The final induced force in the dynamic system is due to the elastic resistance in the system and
is a function of the displacement and stiffness of the system. This force is called the elastic force,
restoring force or occasionally the spring force.

The applied load has been presented on the right-hand side of equation and is defined as a
function of time. This load is independent of the structure to which it is applied.

Exact analytical solutions, when they exist, are preferable to numerical or approximate solutions.
Exact solutions are available for many linear problems, but for only a few nonlinear problems.

Page 3
2.1 Single Degree of Freedom System
Simple mechanical system is schematically shown in Figure 3. The inputs (or excitation) applied to
the system are represented by the force p(t). The outputs (or response) of the system are
represented by the displacement u(t). The system boundary (real or imaginary) demarcates the
region of interest in the analysis. What is outside the system boundary is the environment in which
the system operates.
Environment

System Boundary

## Dynamic System State

of Variables
Parameters (m, c, k)

(Inputs)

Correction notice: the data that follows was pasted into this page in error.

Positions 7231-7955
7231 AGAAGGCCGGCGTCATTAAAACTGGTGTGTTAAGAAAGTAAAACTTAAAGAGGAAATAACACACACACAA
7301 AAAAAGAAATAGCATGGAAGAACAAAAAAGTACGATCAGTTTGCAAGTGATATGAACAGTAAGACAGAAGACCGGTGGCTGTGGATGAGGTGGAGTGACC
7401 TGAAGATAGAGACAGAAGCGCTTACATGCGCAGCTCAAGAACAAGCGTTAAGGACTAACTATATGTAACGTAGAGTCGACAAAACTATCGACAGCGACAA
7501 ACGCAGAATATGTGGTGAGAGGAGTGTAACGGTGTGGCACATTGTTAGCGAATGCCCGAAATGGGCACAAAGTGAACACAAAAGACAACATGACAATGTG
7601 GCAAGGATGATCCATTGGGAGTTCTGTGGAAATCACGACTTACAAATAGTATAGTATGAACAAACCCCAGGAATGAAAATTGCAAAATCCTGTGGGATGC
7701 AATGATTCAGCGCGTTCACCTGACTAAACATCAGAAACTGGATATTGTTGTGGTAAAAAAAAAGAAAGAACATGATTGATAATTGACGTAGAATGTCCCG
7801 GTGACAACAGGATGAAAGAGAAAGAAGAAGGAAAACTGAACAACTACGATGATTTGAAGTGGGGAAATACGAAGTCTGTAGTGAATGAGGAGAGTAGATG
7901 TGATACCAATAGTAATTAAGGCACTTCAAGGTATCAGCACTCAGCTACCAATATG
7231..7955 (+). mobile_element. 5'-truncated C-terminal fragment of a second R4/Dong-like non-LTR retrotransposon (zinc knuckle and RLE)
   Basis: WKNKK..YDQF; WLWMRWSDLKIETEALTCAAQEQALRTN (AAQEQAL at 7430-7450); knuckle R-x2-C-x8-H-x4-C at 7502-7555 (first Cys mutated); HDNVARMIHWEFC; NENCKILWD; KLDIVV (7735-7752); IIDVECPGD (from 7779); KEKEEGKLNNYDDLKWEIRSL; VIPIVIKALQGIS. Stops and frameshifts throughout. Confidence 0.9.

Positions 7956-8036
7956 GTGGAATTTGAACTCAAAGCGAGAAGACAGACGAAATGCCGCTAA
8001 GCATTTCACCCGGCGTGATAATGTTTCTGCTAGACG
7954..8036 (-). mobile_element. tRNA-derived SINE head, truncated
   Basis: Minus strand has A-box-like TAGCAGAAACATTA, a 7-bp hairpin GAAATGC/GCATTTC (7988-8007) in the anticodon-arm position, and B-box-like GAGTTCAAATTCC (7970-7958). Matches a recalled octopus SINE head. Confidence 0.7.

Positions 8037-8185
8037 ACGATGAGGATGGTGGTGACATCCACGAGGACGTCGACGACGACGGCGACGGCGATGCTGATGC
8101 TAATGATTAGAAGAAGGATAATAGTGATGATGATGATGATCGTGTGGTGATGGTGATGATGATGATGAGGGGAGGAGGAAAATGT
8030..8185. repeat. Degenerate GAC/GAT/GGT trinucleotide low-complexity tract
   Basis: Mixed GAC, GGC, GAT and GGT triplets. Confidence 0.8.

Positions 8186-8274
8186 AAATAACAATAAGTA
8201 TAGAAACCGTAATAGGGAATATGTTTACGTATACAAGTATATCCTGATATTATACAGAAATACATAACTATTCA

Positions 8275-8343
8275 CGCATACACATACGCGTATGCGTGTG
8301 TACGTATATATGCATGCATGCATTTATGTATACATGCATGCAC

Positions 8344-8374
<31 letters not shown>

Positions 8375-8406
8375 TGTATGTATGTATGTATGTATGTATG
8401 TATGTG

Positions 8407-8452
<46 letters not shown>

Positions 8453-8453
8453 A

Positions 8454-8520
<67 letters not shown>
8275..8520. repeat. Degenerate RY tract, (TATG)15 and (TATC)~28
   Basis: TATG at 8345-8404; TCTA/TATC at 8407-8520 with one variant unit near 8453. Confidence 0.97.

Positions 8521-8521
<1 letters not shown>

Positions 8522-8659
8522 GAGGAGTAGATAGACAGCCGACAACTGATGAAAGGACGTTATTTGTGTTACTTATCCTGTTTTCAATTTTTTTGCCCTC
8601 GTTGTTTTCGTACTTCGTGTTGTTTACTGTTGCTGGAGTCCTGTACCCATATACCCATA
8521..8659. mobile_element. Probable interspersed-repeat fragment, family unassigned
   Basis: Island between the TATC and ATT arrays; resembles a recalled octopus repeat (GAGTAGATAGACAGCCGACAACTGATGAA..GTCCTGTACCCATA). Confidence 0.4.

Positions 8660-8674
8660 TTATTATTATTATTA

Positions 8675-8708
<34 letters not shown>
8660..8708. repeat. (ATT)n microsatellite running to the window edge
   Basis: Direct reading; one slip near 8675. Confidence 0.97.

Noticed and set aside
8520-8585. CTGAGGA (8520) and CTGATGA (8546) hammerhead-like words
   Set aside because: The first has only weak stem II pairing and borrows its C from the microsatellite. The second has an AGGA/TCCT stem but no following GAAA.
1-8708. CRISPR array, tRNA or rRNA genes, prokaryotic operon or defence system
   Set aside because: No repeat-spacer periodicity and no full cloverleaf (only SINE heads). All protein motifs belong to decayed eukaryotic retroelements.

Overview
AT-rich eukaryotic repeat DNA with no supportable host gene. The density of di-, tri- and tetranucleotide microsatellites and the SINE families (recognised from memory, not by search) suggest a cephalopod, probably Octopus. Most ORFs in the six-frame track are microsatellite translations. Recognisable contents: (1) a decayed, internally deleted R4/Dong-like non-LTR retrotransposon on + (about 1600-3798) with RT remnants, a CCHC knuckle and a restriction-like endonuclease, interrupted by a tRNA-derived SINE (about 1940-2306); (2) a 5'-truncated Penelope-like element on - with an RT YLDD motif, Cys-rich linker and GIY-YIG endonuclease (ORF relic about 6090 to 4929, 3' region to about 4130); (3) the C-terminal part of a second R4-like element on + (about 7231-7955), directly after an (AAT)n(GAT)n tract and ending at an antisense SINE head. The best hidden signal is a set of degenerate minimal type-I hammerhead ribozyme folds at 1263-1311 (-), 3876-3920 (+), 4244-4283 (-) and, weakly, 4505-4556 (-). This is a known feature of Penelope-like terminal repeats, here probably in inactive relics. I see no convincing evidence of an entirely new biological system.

(Outputs)

## Figure 3: A Mechanical dynamic system

System parameters are represented in the model, and their values should be known in order to
determine the response of the system to a particular excitation.

State variables are a minimum set of variables, which completely represent the dynamic state of a
system at any given time t. For a simple SDOF oscillator an appropriate set of state variables would
be the displacement u and the velocity du/dt.

The equation of motion for SDOF mechanical system may be derived using the free-body diagram
approach.

## p(t ) = mu!!(t ) + cu! (t ) + ku(t )

m – mass
c – damping coefficient
k – stiffness coefficient
p(t) – applied force

## Figure 4: SDOF free body diagram.

Page 4
2.3 Single Degree of Freedom System Responses

## Free Undamped Response